You work hard at making your business a success because you love what you do—not because you love balancing the books. But accounting is a business essential that’s crucially important to your success as a startup.
Here are our top three accounting tips for successfully managing the company finances, wherever you are on your business journey.
Understand your financial story
When you look at your financial statements, you should know what’s behind every figure. You don’t need to take a course in advanced accounting. But, it’s useful to have a sound understanding of basic accounting practices and terminology. At a minimum, you should become familiar with the following three financial statements:
- The Balance Sheet is a snapshot of your finances on a given day.
- Income Statements show a business’s progress over a set period of time.
- A Cash Flow Statement shows how changes in the Balance Sheet and income affect cash.
Your business accounts don’t have to take hours of your time. With the right tools, such as a cloud accounting solution like Sage Accounting, managing your books can be quick and simple—so that you can focus on your business journey.
Keep up-to-date records
Businesses with up-to-date accounting records are far better at making informed, educated decisions based on real, current facts. It’s therefore essential that you allocate some time every week to updating your books. With the right tools, you don’t need to spend more than a few minutes a day, but it won’t be long before your business starts reaping the rewards. Keeping your records up to date helps you create and maintain a solid and reliable idea of progress—making it easier to see if you can pay yourself and your employees this month. You need to record revenues, business costs and allowable expenses as they happen. A few minutes a day can save you hours over the course of a year.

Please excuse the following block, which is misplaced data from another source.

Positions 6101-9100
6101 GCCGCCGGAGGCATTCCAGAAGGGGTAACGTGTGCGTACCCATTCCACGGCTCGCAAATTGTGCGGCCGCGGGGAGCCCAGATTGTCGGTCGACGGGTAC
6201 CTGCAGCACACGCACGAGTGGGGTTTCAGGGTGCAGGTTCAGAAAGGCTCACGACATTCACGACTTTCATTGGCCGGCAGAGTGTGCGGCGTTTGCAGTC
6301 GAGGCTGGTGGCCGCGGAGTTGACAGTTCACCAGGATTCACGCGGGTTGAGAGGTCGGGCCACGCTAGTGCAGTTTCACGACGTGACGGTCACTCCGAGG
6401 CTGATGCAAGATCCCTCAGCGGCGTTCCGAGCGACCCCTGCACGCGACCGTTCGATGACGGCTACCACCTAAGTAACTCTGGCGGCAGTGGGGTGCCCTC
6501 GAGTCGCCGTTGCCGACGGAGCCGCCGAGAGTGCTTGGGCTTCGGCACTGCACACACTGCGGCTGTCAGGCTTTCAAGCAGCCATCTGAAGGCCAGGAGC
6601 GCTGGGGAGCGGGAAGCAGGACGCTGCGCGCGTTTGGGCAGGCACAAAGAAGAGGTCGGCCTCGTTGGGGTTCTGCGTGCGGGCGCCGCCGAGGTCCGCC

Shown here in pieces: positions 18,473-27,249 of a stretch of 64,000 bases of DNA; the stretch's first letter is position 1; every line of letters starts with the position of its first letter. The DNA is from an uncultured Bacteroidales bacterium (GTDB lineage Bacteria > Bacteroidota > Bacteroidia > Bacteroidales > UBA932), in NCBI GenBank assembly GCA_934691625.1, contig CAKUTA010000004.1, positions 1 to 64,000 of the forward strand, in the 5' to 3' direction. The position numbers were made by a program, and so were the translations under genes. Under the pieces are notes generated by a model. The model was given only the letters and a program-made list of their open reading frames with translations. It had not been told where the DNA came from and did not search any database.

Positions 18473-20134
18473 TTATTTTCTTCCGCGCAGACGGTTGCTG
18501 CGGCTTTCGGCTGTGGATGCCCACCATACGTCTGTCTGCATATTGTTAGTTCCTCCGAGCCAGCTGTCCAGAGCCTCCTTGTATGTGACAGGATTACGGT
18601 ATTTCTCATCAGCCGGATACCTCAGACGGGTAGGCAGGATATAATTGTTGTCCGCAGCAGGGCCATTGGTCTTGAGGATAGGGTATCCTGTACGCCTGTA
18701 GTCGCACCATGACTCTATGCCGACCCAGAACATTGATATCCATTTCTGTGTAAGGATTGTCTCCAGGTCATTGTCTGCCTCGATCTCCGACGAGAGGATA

Create and maintain a budget
Try plotting your future expected income and expenses so that you can foresee cash flow. Creating a monthly budget until the end of the current financial year—and then tracking and updating your provisional figures with the real ones as they come in—helps you monitor progress against your plan, and adjust your plan to improve future performance. And don’t forget to run your overall budget for the full current financial period (usually a year) so that non-regular expenses—such as annual insurance premiums, taxation, or periodic services expenses—are also factored in.
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